With hurricane season upon us, we might learn something from the models that meteorologists offer when a large sea-storm heads for land. Something about Shemini Atzeres.
The maps created as a storm approaches often include colored lines indicating the projected paths of the hurricane as predicted by different models, each based on its own sets of data and methodology. The combined yield looks suspiciously like, though not as appetizing as, spaghetti. Only one model (if even that) will end up “winning” the prediction contest. And, as likely as not, the next storm around, a different model, based on different calculations, will emerge as the retroactively prophetic one.
“Cause and effect” is a basic principle of modern science. By observing what seems to make happenings happen, we can predict, at least theoretically and if in possession of sufficient information, almost anything.
Weather forecasting, despite mountains of data gleaned from satellites, weather stations and previous storms, cannot even generally predict a storm’s movement or intensity beyond a day or two.
That might be attributed to the sheer amount of information needed to make a weather forecast, and the complexity of combining all the necessary elements. There is what has whimsically been called the “Butterfly Effect” (and more soberly, “sensitive dependence on initial conditions”) — the idea that even something like the flapping of a butterfly’s wings in Asia might have an effect on the course of a storm in the Carolinas.
But something deeper and more subtle is at work, too. An accepted idea in modern physics, Heisenberg’s Uncertainty Principle, has it that at the most fundamental strata of physical matter, there is a limit to what can be known. The more precisely the position of a particle is determined, the less precisely its momentum can be known, and vice-versa. So there is an inherent element of unknowableness (well, there should be such a word) in the matter comprising the universe.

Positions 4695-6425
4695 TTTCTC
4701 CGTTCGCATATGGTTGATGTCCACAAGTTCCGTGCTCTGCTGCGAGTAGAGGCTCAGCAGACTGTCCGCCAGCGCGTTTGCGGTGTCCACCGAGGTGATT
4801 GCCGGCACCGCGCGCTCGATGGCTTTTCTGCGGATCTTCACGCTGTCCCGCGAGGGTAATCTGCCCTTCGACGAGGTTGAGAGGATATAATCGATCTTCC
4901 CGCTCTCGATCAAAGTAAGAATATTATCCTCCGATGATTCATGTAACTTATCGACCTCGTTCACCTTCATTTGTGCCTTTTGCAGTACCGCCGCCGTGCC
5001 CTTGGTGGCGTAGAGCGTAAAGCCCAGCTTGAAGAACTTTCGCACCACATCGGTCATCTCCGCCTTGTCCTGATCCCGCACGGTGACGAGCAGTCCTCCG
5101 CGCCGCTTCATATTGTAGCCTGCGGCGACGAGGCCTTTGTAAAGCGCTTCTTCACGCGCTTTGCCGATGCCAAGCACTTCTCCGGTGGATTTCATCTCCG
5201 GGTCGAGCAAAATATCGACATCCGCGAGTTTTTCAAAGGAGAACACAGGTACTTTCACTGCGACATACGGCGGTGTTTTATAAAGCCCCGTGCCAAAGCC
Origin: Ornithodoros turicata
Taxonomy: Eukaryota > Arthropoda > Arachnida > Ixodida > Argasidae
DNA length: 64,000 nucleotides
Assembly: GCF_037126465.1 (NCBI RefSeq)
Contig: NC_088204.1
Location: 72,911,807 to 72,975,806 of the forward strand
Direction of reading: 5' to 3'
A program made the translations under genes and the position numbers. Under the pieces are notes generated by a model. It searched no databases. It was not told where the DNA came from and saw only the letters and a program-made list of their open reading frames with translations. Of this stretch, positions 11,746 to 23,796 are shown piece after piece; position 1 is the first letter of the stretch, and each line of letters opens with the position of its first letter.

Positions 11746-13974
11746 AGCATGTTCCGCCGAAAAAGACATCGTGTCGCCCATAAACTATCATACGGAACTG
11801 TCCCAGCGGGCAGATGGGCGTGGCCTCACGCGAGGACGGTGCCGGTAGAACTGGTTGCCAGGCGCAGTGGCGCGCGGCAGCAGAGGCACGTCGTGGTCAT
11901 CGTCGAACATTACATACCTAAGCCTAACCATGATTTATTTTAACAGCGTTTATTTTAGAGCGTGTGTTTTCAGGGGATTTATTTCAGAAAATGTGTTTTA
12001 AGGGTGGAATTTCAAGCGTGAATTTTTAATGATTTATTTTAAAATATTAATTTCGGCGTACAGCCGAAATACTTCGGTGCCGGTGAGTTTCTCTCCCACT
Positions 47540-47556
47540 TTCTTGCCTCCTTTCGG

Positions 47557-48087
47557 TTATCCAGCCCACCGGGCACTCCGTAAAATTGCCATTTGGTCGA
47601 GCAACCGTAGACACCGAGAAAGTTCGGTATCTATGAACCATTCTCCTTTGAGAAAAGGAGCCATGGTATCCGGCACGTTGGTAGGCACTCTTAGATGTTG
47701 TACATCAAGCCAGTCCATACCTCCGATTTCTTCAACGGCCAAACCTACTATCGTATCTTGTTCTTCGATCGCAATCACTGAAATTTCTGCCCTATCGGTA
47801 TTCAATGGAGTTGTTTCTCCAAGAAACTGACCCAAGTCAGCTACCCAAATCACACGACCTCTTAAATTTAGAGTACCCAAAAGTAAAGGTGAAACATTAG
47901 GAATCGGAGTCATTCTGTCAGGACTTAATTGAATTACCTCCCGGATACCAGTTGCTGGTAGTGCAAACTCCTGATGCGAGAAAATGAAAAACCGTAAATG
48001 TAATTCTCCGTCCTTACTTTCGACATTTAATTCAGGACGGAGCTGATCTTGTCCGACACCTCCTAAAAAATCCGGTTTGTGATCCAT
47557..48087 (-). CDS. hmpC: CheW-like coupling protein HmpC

What we call nature, in other words, isn’t truly predictable, or even “natural.” Nature is just the word we use to describe miracles we’ve come to take for granted.
Consider the weird world Harav Eliyahu Eliezer Dessler, zt”l, asks us to imagine, where the deceased routinely arise from their graves rejuvenated, but grain and vegetation do not exist.
In the thought experiment, a man appears holding a seed, something never seen before in this strange place. He loosens some soil and places the tiny kernel into the ground. The locals wonder at the oddity — why is he burying a pebble? — and are astonished when, several days later, a green sprout pierces the soil where the seed had been consigned. When it develops into a full-fledged plant, even — most shocking of all — bearing seeds of its own, the onlookers are flabbergasted.
Techiyas hameisim will be similarly amazing to those who will witness it, observes Rav Dessler. What is more, in our world, a seed’s growth is itself no less a miracle, willed from above. The numerical equivalent of the word “hateva” — “the [realm of] nature” — sefarim hakedoshim note, equals Elokim.
Miracles we haven’t previously experienced impress us. Miracles we live with daily are harder to appreciate. “If the stars should appear one night in a thousand years,” wrote the poet R. W. Emerson, “how would men believe and adore!”
Or as famed physicist Paul Davies wrote a few years back, “The very notion of physical law is a theological one.”
The miraculous, in other words, is ubiquitous, even if the phantom of predictability lessens our appreciation of it. Weather, though, with its fickleness, reminds us of what we easily forget: that uncertainty is the real rule, underlying even the very building blocks of matter.
In fact, the Hebrew word for “rain,” geshem, means “physical matter” as well.
There is a human entity, too, that eludes predictability. Empires and nations rise and fall, never to rise again. Populations are exiled from their lands and never return. Those are “natural” rules of history. You know the exception.
The number eight, the Maharal teaches, represents the miraculous, what lies beyond what we call nature. Klal Yisrael, the Midrash says, is the partner of Shabbos, and hence, in a sense, the “eighth day.”
In the time of the Beis Hamikdash, on Shemini Atzeres, the “Eighth-Day Festival,” after the Sukkos offerings of 70 parim representing the nations of the world, a single par, representing a singular nation, was offered.
That, on the day when we remind ourselves that there really isn’t any independent entity called “nature” — focusing on the wonder that is Klal Yisrael, and, in Tefillas Geshem, on the wonder that is rain.